Can a game-based impairment app tell if you’re stoned? Not always, we found
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Robyn, a 48-year-old Toronto woman, says she certainly felt impaired.
After not consuming any cannabis between the 1990s and this month, she took three 2.5-milligram THC capsules and gave them time to take effect. In due course, they did.
“I really noticed that my brain was only running on one track. I could do one task,” she says. “Normally, I have two or three tracks that keep going in my head simultaneously.
“It was, OK, get off the bus, look left for traffic, now look right for traffic, now look left again because you’ve forgotten what you saw when you looked before. It was very much a one-track kind of thing. I really had to focus to keep moving through life.”
Then she played the Druid impairment app, a video game-based test designed to test intoxication. Users (who set a personal base level when not impaired) have to stand as still as possible on one foot, chase a shape on the screen while estimating 60 seconds and respond differently to circles and squares. The higher the score, the higher the level of impairment.
“People say: ‘That’s a really challenging app,’” explains its inventor, University of Massachusetts psychology professor Michael Milburn. “I say: ’So is driving.’ You have to have all your wits about you when you’re driving. You have to be able to perform divided-attention tasks.”
But Robyn says she got the same score (on four separate occasions) completely sober, after half a bottle of wine, after 2.5 milligrams of THC and after 7.5 milligrams of THC.
She scored consistently around 37; Milburn says a 55 would roughly indicate a 0.08 blood-alcohol concentration, or its equivalent.
In some ways, she says she found the test went more smoothly with some cannabis.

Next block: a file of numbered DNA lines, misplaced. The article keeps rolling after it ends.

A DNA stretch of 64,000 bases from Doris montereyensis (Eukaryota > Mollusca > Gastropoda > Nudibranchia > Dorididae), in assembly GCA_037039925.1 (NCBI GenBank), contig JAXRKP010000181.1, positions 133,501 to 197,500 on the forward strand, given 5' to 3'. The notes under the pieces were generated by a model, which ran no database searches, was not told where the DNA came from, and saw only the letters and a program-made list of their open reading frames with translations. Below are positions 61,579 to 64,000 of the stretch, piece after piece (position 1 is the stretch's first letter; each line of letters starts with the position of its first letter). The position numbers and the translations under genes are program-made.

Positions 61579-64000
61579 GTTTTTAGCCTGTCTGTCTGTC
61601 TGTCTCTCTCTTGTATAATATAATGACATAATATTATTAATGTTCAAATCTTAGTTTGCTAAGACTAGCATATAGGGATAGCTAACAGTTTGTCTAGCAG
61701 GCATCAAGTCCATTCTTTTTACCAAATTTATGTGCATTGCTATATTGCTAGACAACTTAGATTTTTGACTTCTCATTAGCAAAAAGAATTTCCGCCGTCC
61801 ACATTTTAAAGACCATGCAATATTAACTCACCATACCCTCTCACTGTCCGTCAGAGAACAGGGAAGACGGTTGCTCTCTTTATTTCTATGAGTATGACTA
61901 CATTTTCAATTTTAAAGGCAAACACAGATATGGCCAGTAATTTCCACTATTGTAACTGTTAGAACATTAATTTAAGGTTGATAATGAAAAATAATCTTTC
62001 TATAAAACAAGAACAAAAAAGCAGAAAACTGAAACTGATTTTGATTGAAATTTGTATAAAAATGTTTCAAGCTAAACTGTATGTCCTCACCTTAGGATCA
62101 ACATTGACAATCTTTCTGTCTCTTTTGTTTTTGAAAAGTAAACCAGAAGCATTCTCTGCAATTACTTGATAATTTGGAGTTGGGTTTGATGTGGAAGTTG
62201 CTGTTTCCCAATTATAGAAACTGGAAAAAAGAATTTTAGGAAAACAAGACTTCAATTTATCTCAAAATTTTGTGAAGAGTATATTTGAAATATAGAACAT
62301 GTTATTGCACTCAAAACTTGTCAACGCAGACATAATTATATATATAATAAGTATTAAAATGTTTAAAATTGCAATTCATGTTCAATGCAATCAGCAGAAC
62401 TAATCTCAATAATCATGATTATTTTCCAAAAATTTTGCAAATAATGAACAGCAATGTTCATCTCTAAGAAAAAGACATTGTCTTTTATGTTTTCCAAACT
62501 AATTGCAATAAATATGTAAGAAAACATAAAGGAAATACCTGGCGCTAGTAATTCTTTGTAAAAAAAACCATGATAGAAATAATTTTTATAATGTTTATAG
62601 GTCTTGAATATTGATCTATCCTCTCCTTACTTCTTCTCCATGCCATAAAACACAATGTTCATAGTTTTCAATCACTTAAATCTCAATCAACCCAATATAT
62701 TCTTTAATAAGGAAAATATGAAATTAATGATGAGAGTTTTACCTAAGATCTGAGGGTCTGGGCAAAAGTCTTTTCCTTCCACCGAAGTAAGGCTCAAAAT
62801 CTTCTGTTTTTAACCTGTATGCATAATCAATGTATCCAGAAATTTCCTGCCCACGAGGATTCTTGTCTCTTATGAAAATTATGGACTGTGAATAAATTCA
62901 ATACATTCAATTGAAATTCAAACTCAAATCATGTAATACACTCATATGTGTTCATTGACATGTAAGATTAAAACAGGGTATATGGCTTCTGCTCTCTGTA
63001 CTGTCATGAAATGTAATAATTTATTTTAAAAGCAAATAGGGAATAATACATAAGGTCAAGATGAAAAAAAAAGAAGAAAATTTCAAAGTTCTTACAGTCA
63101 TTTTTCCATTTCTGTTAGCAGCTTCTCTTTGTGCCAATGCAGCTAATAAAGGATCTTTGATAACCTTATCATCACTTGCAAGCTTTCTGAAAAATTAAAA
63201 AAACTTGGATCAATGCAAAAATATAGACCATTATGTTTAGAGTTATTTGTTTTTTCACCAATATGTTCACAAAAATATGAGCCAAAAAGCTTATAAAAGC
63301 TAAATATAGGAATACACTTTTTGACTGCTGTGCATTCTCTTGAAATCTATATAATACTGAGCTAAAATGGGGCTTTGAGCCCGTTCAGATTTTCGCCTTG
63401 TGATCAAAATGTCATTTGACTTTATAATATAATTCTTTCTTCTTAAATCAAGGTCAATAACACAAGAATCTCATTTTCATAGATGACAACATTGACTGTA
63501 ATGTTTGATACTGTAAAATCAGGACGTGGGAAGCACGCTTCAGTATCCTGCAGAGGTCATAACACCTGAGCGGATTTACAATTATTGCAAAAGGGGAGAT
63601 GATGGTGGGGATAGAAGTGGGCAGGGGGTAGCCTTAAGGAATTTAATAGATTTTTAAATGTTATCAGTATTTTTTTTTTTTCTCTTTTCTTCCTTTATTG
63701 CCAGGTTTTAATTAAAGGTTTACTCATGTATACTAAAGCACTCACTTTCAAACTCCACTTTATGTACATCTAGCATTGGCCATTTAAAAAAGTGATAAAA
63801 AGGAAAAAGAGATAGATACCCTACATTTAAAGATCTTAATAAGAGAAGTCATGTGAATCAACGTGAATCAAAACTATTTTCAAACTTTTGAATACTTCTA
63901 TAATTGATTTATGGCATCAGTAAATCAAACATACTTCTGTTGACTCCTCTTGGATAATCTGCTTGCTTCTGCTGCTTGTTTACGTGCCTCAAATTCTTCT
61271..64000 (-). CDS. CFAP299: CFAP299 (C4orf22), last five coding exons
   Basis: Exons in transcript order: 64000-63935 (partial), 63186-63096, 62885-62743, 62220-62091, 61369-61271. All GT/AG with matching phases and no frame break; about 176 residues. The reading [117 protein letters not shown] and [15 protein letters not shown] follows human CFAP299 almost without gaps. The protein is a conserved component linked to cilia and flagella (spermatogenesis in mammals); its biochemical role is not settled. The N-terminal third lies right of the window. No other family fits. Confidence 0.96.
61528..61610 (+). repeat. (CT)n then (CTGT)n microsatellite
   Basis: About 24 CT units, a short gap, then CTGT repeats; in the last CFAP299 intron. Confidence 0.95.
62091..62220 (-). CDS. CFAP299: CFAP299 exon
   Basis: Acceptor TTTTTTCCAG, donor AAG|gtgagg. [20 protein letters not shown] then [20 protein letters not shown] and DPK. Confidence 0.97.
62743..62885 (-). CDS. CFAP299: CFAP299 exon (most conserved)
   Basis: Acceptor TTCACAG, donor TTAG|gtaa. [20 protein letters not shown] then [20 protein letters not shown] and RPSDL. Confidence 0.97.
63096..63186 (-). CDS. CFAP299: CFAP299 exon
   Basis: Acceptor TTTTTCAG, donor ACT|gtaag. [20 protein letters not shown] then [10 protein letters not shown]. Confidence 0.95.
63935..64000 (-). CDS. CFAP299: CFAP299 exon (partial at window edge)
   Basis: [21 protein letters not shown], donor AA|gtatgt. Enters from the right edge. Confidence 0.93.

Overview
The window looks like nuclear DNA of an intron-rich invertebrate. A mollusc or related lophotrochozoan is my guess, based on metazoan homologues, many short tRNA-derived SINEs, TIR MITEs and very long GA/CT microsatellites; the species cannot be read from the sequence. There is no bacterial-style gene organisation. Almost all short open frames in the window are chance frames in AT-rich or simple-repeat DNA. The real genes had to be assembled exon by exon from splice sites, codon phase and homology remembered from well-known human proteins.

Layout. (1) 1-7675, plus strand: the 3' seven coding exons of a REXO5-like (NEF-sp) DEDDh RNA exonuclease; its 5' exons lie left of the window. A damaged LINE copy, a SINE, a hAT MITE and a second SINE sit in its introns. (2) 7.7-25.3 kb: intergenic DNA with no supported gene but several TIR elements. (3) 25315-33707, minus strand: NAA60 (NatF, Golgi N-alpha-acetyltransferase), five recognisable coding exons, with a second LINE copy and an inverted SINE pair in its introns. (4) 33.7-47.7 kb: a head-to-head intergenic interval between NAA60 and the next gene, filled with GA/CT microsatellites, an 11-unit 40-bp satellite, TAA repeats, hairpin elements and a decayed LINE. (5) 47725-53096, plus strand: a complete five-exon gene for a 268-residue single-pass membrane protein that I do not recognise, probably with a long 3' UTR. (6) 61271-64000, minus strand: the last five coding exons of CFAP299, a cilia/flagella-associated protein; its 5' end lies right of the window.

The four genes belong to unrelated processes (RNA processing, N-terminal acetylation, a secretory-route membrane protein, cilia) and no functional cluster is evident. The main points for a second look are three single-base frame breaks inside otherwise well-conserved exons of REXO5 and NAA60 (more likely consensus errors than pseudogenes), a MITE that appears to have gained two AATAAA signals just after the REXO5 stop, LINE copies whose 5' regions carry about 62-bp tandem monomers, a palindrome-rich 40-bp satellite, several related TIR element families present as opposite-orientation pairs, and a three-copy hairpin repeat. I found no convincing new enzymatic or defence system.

“I tried it at an hour and a half and two hours, and it was the same result. I found it easier when I was impaired because I didn’t have those brain tracks going off in different directions. It’s a fairly boring task: just sit there and poke the circles or the squares for a minute,” she says.
Robyn didn’t want to be further identified because of concerns about the U.S. border.
She also found the balance test easier when THC dulled pain from arthritis in her foot.
“I thought, ‘That hurts, but I don’t really care.’ I didn’t have the urge to wiggle around and get off it. That made me more steady and more settled, so I found it easier,” she says.
Milburn says he’s aware of individual factors like this.
“There’s a complex pattern of how medical issues interact with Druid,” he says. “We may need to introduce modifications for it as we go forward. I have one guy who managed my website for quite a while who has epileptic seizures, just a kind of an ongoing tremor, and his Druid score improves (with cannabis).”
“It depends on your own brain and your own body,” Robyn says. “It might work well for somebody else.”
Regardless of the test results, she says she wouldn’t have considered driving.
“That single-track thinking would really be a deterrent. You need to pay attention to so many different things. You can’t forget about what you’re doing because you’ve suddenly been distracted by a squirrel in the trees. I don’t think it would be safe at all.”
Testing at Massachusetts police training facilities showed a clear relationship between Druid scores and alcohol intoxication, with scores moving up along with blood-alcohol levels.
U.S. federal prohibition of marijuana has made it much harder to test on cannabis, though Johns Hopkins University in Baltimore recently got a grant in part to study Druid’s ability to detect cannabis impairment.